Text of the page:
While on road trips, there are a few things you absolutely don’t want to hear. The following phrases are sure to engender a sense of bowel-clenching terror.
“Are we lost?”
“Are we being followed?”
“Did you remember to lock up before we left?”
… And other such utterances, but we’re sure you’ll agree when we say that nothing is scarier on a road trip than a crap car. After all, there’s more than a good chance you’ll be spending upwards of half a day in one, and the last thing you’ll want is a car you hate being in.
So to that end, we present to you some of our favourite road trip cars at (nearly) every price point. And while you're here, you might also want to check out the best performance cars below $400,000.
Volkswagen Golf Variant: $135,400 (605 litres boot space)
Objectively speaking, there’s very little not to like about the seventh-generation Volkswagen Golf, a car we called the Car of the Decade. And in station wagon form (a variant called the Variant, heh), there’s even more to love. It gets all the equipment you’ll find in the top-end Golf hatchback models and adds a racy R Line bodykit that also includes 18-inch alloy wheels. The only downside is its 1.4-litre engine with 125hp doesn’t exactly make it the zippiest thing around, though on the plus side, it absolutely sips fuel, with a consumption rating of just 5.5L/100km.
BMW X3 xDrive30i: $244,888 (550 litres boot space)
The mid-sized member of the BMW X family of SUVs certainly doesn’t suffer from middle child syndrome. It hits the sweet spot when it comes to practicality, power, agility and equipment, with enough of all the above to gamely tackle whatever task you might care to throw at it. It’s decently priced too, though if $244,888 is a little too rich for your blood, there’s an sDrive20i variant on offer. However, you’ll have to live with a little less power (184hp versus 252hp) and the all-weather surefootedness of all-wheel-drive.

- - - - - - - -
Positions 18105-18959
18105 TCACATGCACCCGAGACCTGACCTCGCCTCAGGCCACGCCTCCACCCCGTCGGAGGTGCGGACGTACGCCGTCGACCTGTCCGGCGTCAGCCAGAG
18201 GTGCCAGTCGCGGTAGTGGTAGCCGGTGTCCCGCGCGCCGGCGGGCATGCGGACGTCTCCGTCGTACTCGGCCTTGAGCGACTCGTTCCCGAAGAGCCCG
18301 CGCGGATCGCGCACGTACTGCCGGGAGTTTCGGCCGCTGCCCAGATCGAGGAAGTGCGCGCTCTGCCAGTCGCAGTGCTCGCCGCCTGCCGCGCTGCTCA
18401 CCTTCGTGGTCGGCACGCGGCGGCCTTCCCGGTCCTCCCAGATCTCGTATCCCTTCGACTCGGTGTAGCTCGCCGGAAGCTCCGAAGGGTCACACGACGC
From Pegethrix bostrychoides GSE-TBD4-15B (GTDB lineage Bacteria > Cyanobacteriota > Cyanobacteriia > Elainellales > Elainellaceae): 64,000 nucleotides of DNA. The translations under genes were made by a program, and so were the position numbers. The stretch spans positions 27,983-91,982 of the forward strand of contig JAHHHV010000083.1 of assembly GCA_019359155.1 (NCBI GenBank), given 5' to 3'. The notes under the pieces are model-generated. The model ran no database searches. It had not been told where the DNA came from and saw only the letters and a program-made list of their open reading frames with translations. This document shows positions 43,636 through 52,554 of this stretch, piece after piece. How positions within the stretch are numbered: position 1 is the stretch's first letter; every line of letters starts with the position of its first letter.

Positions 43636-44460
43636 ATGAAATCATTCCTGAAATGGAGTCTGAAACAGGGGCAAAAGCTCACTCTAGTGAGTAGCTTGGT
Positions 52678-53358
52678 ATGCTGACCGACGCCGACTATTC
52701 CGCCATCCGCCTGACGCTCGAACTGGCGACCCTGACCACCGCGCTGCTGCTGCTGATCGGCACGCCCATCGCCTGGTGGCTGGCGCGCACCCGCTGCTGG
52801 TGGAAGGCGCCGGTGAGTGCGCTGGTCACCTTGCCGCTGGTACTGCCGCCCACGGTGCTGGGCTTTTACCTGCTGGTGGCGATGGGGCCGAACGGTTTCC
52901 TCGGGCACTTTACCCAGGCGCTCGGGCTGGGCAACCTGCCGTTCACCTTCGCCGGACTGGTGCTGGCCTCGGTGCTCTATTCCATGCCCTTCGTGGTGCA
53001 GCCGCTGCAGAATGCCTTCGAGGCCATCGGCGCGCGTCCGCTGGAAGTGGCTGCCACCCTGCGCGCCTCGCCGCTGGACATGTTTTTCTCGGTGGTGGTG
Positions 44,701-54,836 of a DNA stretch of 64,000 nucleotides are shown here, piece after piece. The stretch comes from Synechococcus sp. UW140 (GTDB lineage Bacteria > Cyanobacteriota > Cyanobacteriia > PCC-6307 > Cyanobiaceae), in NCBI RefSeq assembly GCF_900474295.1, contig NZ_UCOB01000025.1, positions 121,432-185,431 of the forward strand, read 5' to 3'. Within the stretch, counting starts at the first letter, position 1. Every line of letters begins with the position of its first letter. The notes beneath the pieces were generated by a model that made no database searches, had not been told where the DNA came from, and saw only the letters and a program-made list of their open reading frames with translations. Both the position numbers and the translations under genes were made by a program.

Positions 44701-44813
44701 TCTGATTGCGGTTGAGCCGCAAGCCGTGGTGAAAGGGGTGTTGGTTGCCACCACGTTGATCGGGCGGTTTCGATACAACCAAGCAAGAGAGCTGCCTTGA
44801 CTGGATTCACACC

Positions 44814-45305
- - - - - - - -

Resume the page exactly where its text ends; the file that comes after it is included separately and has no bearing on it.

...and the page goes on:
Jaguar F-Pace 2.0 R-Sport: $273,999 (650 litres boot space)
The Jaguar F-Pace may not be the newest kid on the block anymore (it made its debut in 2016), but it still remains one of the finest handling SUVs on the market today. The entry-level model outfitted with a 250hp, 2-litre motor may pale in comparison to the 3-litre V6 motor with 340hp, but the former is certainly adequate, and it saves on running costs, too. This F-Pace’s relative lack of grunt also does little to diminish the fact that it has a generous 650 litre boot and roomy rear bench.
Audi RS4 Avant: $395,360 (505 litres boot space)
Making lunatic station wagons that think they’re sports cars has been Audi’s calling card for a good long while now, and the latest in that insane family tree is the fourth-generation RS4 Avant (the more practical cousin of the RS5). A new 2.9-litre twin-turbo V6 may have lost some of the charisma of its predecessor’s 4.2-litre naturally aspirated V8, but both cars have identical outputs—450hp, which along with its all-wheel-drive system is enough to catapult the new car from 0-100km/hr in 4.1 seconds. And it’ll also haul 505 litres of cargo with the rear seats up, making it a true everyday sports car.
Porsche Panamera 4 E-Hybrid Sport Turismo: $437,388 w/o COE (425 litres boot space)
The Porsche Panamera Sport Turismo is already the extra-practical member of the Panamera family, but in E-Hybrid form, it’s even more so. As a plug-in hybrid, it can run for a claimed 50km on electric power alone, which is more than enough to complete the daily commute without using a drop of fuel. It’s also pretty zippy, with combined output of 462hp from its 2.9-litre twin-turbo V6 engine and electric motor. It’s also the looker of the Panamera family, with its sleek shooting brake silhouette.
Lamborghini Urus: $798,000 w/o COE (616 litres boot space)
An SUV over 5m long, 2m wide, with a stonking 650hp on tap and costing over $800,000 (before COE and options) makes a statement, and that statement is “out of the way, peasant”. Lamborghini says the Urus is an SUV with the soul of a supercar, and we’re not inclined to disagree. It has a top speed of 305km/hr and if that isn’t enough to convince you, perhaps its uncanny deftness and agility will. The Urus truly is one of the finest SUVs money (a lot of money, actually) can buy.